The constrictions of material media hinder interaction in traditional art, while modern technology has provided conditions for broadening the content and forms of art. Digital text, pictures and sound can externalize the inner world of the mind and visualize human experience, making the act of expressing emotion more direct, convenient and involved. Technological development makes it possible to achieve interaction among humans, machines and technology. Thus comes into being a multi-subject that is being prescribed and created while at the same time is capable of creating and experiencing. As technological breakthroughs become more widely applied in art, the borders between technology and art are bound to fade away.

Therefore, it is necessary to take a new look at the boundaries between technology and art, and explore the essence of interaction design and thinking. In fact, there is no objective criterion for the partition. The decision on what constitutes a technological product or work of art depends on the association an individual has with the product, which is derived from individual perception and experience in different contexts.

Thus, the distinction should be dependent on the situation. Through human-computer interaction, technology and art can shape each other, generating new content and forms. By breaking boundaries between the virtual and real world, the individual and the public, and artist and audience, technology can create new interactive experiences and spaces. The process of interaction is perceptual and bilateral, giving rise to an open experience that varies according to each individual’s experience and the specific context.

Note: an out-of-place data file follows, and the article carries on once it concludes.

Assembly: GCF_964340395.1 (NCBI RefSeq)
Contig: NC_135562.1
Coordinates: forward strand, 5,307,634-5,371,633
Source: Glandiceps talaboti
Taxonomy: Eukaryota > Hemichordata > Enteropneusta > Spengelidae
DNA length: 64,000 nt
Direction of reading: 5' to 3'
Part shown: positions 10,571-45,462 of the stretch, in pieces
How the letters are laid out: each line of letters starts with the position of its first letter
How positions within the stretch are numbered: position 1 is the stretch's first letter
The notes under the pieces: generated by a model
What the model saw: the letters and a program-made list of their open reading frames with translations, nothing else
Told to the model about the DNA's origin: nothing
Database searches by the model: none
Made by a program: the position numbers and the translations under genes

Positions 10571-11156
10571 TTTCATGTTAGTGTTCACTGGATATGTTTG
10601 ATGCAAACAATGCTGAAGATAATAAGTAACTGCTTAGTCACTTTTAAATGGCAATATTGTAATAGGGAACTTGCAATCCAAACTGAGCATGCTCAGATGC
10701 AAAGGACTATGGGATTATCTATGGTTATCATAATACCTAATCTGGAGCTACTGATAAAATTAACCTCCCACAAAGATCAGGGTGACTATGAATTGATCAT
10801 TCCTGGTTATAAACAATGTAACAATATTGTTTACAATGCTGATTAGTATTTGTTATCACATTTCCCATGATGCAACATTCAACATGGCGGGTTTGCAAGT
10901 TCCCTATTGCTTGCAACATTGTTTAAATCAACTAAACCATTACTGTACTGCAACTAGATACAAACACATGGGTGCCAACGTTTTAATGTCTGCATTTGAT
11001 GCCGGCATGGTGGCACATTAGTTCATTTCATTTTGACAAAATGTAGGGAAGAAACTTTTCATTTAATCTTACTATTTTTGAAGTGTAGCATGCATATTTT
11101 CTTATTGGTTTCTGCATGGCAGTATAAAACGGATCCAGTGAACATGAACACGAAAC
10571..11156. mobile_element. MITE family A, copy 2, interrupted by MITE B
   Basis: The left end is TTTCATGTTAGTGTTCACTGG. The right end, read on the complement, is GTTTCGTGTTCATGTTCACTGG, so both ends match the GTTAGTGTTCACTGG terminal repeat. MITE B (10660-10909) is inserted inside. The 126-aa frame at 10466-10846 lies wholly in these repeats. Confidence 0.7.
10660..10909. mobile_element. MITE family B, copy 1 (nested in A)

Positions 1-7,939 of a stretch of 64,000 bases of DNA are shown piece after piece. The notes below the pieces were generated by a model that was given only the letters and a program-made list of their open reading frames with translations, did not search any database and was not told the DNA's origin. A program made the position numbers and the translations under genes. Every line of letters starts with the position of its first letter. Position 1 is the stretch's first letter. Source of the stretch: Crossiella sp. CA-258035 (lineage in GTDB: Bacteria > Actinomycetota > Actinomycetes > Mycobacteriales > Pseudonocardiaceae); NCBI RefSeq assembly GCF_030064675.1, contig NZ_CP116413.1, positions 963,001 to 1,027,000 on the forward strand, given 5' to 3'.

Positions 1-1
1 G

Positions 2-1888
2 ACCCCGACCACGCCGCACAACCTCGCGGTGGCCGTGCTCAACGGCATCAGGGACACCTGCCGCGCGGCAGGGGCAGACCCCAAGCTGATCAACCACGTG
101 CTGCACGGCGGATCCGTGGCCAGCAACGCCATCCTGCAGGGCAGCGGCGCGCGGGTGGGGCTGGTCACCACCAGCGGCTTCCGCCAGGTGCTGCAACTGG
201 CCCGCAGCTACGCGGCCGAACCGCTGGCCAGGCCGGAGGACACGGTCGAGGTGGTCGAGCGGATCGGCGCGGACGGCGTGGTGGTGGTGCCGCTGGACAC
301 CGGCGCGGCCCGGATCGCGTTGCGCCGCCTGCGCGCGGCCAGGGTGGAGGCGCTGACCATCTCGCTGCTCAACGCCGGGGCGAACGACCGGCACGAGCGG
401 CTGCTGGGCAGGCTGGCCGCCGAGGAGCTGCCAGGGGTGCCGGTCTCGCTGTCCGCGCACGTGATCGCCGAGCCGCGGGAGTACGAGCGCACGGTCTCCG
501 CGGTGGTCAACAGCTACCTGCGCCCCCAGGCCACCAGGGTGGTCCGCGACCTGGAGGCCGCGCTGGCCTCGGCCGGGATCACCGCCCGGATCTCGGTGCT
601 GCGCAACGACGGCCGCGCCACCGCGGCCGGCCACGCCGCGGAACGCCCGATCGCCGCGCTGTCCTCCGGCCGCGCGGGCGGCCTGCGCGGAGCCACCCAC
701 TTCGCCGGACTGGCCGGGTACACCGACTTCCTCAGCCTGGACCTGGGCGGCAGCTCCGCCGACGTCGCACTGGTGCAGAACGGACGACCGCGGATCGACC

Instead of leading to convergence, digital technology and art create a distinctive individual experience. Individual participation and experience will have different meanings depending on the context. Art in the digital era is more about a personalized experience, which nevertheless can be shared with the public.

This indicates that the core idea of interaction design is respecting “perception,” “experience,” “difference” and “action.” In essence, interaction design is a dynamic action, process and practice rather than a static object or work. Therefore, the meaning of an interactive product should be left open to interpretation and comprehended within different contexts.

Expectations, challenges

Cooperation should be strengthened between technology and art, but determining the extent of this relationship requires prudent consideration. From a philosophical perspective, discussing the boundaries of technology and art in interaction design necessitates reflecting upon basic concepts and probing into metaphysical, ethical and aesthetic questions.

Doubts over the boundaries and resulting challenges and transcending problems are the very source of creativity for interaction design. It is in line with the needs of the times to transcend disciplinary boundaries, create new art forms and realize new applications of digital technology. Human-computer interaction technology gives rise to new forms of art, and at the same time, these forms introduce challenges to human-computer interaction technology.

In addition, the development of digital technology and art gives new meaning to ethical and aesthetic concepts of goodness and beauty. The studies of design ethics and aesthetics should be incorporated into the practice of interaction design. In reality, there are always undefined concepts that provide opportunities for individual initiative and creativity.

In modern times, blurred boundaries between technology and art have brought diversified experience to people and opened a new channel between the world and the self. At the same time, however, we should maintain keen vigilance against risks from the misuse, invasion and overexpansion of technology. Technology constantly stirs up human desire, creates fantastic perception and experience, and unfolds an endless virtual space, which in turn traps people into an exhausting and inextricable pursuit of technology. Faced with the encroachment of technology on art, we should improve our aesthetic abilities in art creation while reflecting upon the logic of technology to keep a certain distance from technological control.

 

Zhou Liyun is a professor of philosophy from Shanghai University.

Editor: Yu Hui